A frequent sight in the Musician Talk forum (MT Forum here-in) is a haggard, tired, burnt-out musician asking for help in his time of need. They often lack conviction, can't solo to save their lives, and sometimes even lose the will to pick up their instruments.

However, there is a prescription for this. There is a cure to this disease known as apathy. Contained in this article are the tried-and-true methods to overcome even the worst of writer's block.

Q. I don't have the passion to play my <instrument> anymore. It feels like a burden to pick it up. What should I do?

A. Set it down for a week. Don't even pick it up to re-tune it. Don't read theory or anything, just step out. Do not pass go, do not collect 200 dollars. What you need to do is get your mind off playing your instrument for a little while. Listen to new music that you normally wouldn't. If you listen to Indie, why not branch out and try a new genre, like Hardcore Punk? If you like deathgrind, try an acoustic band.

The point is, listen to new music and just don't play your instrument. When that week is finally up, you may have some ideas of something you want to. I suggest not just diving and going back to robot practice. Pick a few easy songs (Like a 3 chord song (Rise Against is good here )) and learn them through and through. After you do that, you'll feel healed and fine. Never doubt this method, it's saved me more times than I can count.

Q. All my solos sound the same. My material is becoming boring and generic. What should I do?

A. This is a broader subject, and is open to debate depending on what you play. If you play a -core genre like me, or anything else that's power chord heavy, try using full barre chords. Use chords that sound weird with distortion. Try using different progressions instead of straight-up 5th chords.

Practice phrasing for your melodies. Try bending a note, wide vibrato, slides, trills. They're simple things that turn boring into amazing.

You can also do what I do if I get bored with my material; Open up your favorite notation software (GuitarPro, TuxGuitar, PowerTab, etc) and just enter random diatonic or chromatic notes. You'll be surprised at the results. Now sit down, and try learning it. This method is great for practice as well.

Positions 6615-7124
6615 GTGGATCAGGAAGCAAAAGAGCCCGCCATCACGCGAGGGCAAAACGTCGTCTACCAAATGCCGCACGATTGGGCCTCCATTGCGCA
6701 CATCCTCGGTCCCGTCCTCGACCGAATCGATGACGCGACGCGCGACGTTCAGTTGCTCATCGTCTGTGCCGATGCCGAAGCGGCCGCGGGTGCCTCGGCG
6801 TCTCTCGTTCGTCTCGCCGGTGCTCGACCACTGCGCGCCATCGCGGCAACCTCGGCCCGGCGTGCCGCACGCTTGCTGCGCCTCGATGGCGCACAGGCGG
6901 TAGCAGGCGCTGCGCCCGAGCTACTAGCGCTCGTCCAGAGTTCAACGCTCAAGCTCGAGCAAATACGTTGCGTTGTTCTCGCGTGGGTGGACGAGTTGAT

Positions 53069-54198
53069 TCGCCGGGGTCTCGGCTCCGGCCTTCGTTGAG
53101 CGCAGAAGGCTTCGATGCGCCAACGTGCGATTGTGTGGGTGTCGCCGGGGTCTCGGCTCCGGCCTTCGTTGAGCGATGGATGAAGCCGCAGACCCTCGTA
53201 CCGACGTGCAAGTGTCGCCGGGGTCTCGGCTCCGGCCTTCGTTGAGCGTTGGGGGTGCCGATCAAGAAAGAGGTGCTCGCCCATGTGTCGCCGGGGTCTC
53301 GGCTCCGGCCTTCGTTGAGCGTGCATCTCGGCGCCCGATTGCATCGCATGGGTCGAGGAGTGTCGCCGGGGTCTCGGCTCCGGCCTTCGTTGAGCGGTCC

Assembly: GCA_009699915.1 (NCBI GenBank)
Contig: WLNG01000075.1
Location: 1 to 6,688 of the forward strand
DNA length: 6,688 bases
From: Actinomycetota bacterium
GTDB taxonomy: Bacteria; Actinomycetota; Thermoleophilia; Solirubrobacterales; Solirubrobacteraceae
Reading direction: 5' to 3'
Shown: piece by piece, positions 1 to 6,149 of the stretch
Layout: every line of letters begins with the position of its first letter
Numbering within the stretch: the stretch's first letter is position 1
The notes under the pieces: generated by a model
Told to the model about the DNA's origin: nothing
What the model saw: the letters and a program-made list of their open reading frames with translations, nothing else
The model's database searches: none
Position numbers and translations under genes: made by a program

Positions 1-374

If you find yourself in a rut, try not writing anything for a while, and if it's that severe, see the above Q&A for suggestions on what to do for a little time off.

Q. I can never finish learning a song. What am I doing wrong?

A. You lack conviction. Unfortunately, this isn't something that can be earned or bought. I am the same way, but what I did was I played air guitar to a few songs, and if I really loved doing it, then I wrote the song title down. I now have a few pieces of paper filled up with songs I want to learn. Every other day I pick one up, pick a song, then I get to learning it. It sounds stupid, but it's just a matter of sitting down and forcing yourself through it. It may suck at times, especially when it's a really hard passage that requires hours of practice, but the end result is so worth it, it's priceless.

Just sit down and force yourself to do it. Take a break after 20 or so measures, stretch, sit back down. I normally say to myself, "Okay, this is X pages long in sheet music. Let's get to page Y, then I'll go and get a soda. When I get to page Z I can take a shower for 15 minutes, and when I get to page A I'll be on the home stretch."

Little things like that make learning songs much easier.

Q. How the hell do I phrase?

A. Phrasing is how you play your notes. It's like how you say a word. If you say the word with an upwards inflection, you're asking a question. If you say the word with the same pitch, it's just a statement. If you scream the word, it's an exclamation. This analogy also applies to music.

For example, if you played a passage with a lot of wide vibrato, this would give it a sadder-spacier sound, then say sweep picking and then having a pinch harmonic. There are certain feels associated to each technique. However, there is little I can tell you to make you sound like Steve Vai or Joe Satriani.

Still though, there is something I can tell you. Actually listen to yourself play, while you're playing, and see if what you're playing is interesting. Be brutally honest. If you find it boring, add in a slide where it's appropriate. Add a full-step/half-step bend where needed. Add a quick arpeggio, a quick vibrato lick, a tap, anything to make it that much more interesting to your listeners and you. Phrasing isn't something that you can practice, you just get it one day. My advice to you is to find a tape recorder or a friend, play a chord progression, and work on making that solo you. Tap the emotion of the song and you, and let your guitar sing a song.
actually phrasing has nothing to do with how you play the notes its all about where you play them ryhthmically and the variation in your phrases i.e there may be say 5 phrases in a solo when you break it down phrasing is the feel or rhythm you give to the notes in each phrase. Then maybe you want to repeat a phrase and or vary it a wee bit, or play it backwards, but thats getting into melodic figuration and variation a bit
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Well yeah, what you are talking about is dynamics (way to play a note/intensity).
Phrasing has to do with rhythm (and how you play said melody, in which direction, etc)...

I would say the best way to practise it is to create various melodies in your head, write them down, then try to stay in the same mood and come up with other melodies, and restart if you don't like them, and try to make them follow the pattern you want.